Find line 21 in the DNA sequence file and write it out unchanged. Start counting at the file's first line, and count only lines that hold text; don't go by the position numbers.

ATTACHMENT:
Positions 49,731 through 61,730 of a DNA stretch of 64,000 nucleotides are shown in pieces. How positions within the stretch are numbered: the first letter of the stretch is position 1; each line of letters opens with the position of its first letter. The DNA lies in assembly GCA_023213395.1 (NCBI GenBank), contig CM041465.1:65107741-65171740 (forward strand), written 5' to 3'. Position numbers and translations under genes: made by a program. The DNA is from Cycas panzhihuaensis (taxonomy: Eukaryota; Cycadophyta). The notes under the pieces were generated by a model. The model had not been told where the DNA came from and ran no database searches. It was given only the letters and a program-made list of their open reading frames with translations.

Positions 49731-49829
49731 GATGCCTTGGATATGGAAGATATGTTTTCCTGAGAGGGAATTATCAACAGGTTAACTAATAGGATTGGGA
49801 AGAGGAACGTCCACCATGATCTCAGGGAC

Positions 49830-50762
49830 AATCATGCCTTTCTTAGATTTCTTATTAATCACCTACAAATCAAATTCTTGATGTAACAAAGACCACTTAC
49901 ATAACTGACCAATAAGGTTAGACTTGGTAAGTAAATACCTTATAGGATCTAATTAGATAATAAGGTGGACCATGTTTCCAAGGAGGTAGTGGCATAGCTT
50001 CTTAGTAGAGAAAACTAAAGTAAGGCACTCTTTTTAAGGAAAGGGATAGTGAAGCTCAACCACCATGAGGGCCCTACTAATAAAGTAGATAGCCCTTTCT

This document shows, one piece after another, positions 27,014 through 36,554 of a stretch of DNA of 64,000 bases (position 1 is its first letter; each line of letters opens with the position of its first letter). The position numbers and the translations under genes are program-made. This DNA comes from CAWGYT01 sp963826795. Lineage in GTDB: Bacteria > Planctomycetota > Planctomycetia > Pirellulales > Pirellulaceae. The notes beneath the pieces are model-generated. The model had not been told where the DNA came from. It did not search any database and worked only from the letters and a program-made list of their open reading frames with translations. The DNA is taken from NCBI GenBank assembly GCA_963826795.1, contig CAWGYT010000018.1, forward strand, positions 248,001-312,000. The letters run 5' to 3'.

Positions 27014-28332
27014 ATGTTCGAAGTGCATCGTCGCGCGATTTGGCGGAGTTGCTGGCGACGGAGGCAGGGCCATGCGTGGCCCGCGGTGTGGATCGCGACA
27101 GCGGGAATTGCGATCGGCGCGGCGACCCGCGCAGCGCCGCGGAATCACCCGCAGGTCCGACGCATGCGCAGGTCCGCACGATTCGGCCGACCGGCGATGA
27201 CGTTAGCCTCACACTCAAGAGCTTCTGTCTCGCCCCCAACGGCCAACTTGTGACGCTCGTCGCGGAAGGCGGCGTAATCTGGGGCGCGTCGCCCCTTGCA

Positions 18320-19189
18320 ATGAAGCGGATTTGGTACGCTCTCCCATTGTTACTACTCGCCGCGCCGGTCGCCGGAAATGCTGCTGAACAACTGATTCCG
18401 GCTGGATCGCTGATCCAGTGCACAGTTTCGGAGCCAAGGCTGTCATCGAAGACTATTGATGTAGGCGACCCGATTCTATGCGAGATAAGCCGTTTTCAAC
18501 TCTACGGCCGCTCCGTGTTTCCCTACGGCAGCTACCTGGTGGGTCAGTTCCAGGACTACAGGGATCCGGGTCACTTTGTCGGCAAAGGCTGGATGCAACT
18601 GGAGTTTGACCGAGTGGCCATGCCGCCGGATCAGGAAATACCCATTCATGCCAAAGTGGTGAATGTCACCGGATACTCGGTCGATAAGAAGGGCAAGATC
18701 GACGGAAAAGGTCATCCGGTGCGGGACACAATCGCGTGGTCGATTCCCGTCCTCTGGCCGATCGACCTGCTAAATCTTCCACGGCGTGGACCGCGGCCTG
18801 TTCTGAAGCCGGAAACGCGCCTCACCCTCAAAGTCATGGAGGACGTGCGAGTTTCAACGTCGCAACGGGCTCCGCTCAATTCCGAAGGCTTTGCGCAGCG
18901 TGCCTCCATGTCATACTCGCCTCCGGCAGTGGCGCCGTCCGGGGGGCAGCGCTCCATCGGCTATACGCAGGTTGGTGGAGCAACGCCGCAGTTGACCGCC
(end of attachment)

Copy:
18901 TGCCTCCATGTCATACTCGCCTCCGGCAGTGGCGCCGTCCGGGGGGCAGCGCTCCATCGGCTATACGCAGGTTGGTGGAGCAACGCCGCAGTTGACCGCC